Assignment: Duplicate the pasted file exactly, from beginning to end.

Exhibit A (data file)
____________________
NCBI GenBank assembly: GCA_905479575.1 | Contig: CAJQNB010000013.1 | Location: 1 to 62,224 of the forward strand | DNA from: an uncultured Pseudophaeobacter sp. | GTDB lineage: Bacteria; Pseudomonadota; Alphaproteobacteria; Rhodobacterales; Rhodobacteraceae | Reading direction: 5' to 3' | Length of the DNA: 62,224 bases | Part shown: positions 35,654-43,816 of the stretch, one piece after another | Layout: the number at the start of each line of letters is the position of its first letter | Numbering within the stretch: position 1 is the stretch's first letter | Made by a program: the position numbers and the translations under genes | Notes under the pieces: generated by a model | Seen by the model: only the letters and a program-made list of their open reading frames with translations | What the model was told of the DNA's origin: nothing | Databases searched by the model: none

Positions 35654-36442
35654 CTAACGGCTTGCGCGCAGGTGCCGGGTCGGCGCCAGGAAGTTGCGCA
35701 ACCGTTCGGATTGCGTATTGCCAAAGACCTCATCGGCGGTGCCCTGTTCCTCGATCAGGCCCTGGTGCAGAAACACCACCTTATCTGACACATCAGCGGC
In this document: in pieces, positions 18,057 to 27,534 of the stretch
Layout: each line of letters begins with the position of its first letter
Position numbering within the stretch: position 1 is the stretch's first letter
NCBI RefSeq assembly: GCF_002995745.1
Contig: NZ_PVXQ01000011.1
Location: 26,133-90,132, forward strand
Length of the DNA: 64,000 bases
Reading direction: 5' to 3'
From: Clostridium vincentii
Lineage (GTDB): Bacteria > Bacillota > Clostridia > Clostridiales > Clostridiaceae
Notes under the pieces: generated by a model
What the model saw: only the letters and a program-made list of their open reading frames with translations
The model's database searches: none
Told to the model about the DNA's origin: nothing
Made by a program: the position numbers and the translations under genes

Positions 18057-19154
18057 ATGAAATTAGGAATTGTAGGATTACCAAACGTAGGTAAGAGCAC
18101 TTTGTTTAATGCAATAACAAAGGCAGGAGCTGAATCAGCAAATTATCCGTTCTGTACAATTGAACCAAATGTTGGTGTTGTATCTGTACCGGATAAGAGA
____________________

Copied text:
NCBI GenBank assembly: GCA_905479575.1 | Contig: CAJQNB010000013.1 | Location: 1 to 62,224 of the forward strand | DNA from: an uncultured Pseudophaeobacter sp. | GTDB lineage: Bacteria; Pseudomonadota; Alphaproteobacteria; Rhodobacterales; Rhodobacteraceae | Reading direction: 5' to 3' | Length of the DNA: 62,224 bases | Part shown: positions 35,654-43,816 of the stretch, one piece after another | Layout: the number at the start of each line of letters is the position of its first letter | Numbering within the stretch: position 1 is the stretch's first letter | Made by a program: the position numbers and the translations under genes | Notes under the pieces: generated by a model | Seen by the model: only the letters and a program-made list of their open reading frames with translations | What the model was told of the DNA's origin: nothing | Databases searched by the model: none

Positions 35654-36442
35654 CTAACGGCTTGCGCGCAGGTGCCGGGTCGGCGCCAGGAAGTTGCGCA
35701 ACCGTTCGGATTGCGTATTGCCAAAGACCTCATCGGCGGTGCCCTGTTCCTCGATCAGGCCCTGGTGCAGAAACACCACCTTATCTGACACATCAGCGGC
In this document: in pieces, positions 18,057 to 27,534 of the stretch
Layout: each line of letters begins with the position of its first letter
Position numbering within the stretch: position 1 is the stretch's first letter
NCBI RefSeq assembly: GCF_002995745.1
Contig: NZ_PVXQ01000011.1
Location: 26,133-90,132, forward strand
Length of the DNA: 64,000 bases
Reading direction: 5' to 3'
From: Clostridium vincentii
Lineage (GTDB): Bacteria > Bacillota > Clostridia > Clostridiales > Clostridiaceae
Notes under the pieces: generated by a model
What the model saw: only the letters and a program-made list of their open reading frames with translations
The model's database searches: none
Told to the model about the DNA's origin: nothing
Made by a program: the position numbers and the translations under genes

Positions 18057-19154
18057 ATGAAATTAGGAATTGTAGGATTACCAAACGTAGGTAAGAGCAC
18101 TTTGTTTAATGCAATAACAAAGGCAGGAGCTGAATCAGCAAATTATCCGTTCTGTACAATTGAACCAAATGTTGGTGTTGTATCTGTACCGGATAAGAGA